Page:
Sonja Peterson assesses the German government's climate package.
Excerpt from the Article
(...) Kiel Institute for the World Economy (IfW) - Sonja Peterson, scientific director
1. On a scale of 1-10, how would you rate the government coalition’s climate and energy policy work during the first half of the legislative period?
2. What is especially positive and what are the government’s shortcomings?
The most important measure to achieve cost-efficient and effective emission abatement and to incentivise necessary infrastructure investments, structural change and innovation is carbon pricing. Thus, the Kiel Institute regards the extension of carbon pricing beyond the European Emissions Trading Scheme (EU ETS) as the German government’s most important measure. Furthermore, the chosen architecture with an ETS in the heat and transport sectors and the German – French initiative to couple such national ETS, to later vertically integrate them into the EU ETS and to introduce minimum prices are exactly what we proposed as steps towards a uniform and all-encompassing EU carbon price. We also proposed Border Carbon Adjustment to avoid negative competitiveness effects for industry, which is now being considered.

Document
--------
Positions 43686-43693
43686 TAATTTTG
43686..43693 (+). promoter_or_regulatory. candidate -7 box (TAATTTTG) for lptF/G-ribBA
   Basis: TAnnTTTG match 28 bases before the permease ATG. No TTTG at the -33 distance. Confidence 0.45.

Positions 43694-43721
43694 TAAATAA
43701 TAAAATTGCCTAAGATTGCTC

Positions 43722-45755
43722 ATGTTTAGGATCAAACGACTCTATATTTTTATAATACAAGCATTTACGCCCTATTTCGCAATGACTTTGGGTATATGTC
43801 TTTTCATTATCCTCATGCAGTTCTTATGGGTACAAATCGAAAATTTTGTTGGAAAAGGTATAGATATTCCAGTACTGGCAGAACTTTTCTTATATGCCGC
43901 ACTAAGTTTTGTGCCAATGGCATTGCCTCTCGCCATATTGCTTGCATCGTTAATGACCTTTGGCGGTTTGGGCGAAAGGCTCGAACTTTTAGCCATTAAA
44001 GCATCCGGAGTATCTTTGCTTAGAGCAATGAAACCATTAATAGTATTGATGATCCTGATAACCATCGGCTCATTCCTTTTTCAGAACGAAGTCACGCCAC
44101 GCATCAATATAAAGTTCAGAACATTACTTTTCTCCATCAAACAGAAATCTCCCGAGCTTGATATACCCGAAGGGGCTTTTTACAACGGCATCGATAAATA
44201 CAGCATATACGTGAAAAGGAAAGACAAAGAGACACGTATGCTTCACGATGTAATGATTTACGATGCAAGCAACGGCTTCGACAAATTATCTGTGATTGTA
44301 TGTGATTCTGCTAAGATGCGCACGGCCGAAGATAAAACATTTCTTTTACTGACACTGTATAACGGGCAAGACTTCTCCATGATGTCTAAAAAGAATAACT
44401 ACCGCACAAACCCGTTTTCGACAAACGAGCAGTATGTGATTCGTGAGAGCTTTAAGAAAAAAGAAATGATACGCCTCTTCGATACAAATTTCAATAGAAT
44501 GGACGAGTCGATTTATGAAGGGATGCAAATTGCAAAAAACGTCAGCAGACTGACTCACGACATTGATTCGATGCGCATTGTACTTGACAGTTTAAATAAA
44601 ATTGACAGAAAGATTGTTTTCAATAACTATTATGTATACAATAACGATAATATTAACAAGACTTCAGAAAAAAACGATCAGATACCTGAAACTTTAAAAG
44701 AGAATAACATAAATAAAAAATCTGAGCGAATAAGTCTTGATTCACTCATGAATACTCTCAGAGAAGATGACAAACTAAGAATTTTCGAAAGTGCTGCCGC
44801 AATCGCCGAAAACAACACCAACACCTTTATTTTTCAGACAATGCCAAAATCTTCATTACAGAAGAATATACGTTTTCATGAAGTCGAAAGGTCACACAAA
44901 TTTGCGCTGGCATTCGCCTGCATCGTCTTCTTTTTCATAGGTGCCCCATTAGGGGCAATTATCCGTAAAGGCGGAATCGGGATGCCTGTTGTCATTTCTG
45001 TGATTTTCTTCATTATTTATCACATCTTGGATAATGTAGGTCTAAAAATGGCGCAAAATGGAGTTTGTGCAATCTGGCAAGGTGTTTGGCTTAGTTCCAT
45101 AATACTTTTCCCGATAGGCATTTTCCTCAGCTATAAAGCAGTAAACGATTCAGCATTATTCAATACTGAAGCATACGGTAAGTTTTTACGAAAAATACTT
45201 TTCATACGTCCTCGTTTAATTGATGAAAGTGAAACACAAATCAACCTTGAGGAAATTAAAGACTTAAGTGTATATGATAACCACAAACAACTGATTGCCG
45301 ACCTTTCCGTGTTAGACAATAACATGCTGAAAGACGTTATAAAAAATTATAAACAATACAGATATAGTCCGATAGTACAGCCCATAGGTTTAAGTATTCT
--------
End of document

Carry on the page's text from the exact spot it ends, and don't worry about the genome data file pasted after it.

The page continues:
On the negative side, the starting price for carbon is too low and real emissions trading starts too late. Also, the government is not taking carbon pricing as the lead instrument but plans to implement a number of overlapping, partly counterproductive and often expensive command-and-control measures. Finally, the rights of the expert commission are too limited so that it cannot follow the good example of the UK Committee on Climate Change that has strongly contributed to the UK’s successful emission abatement.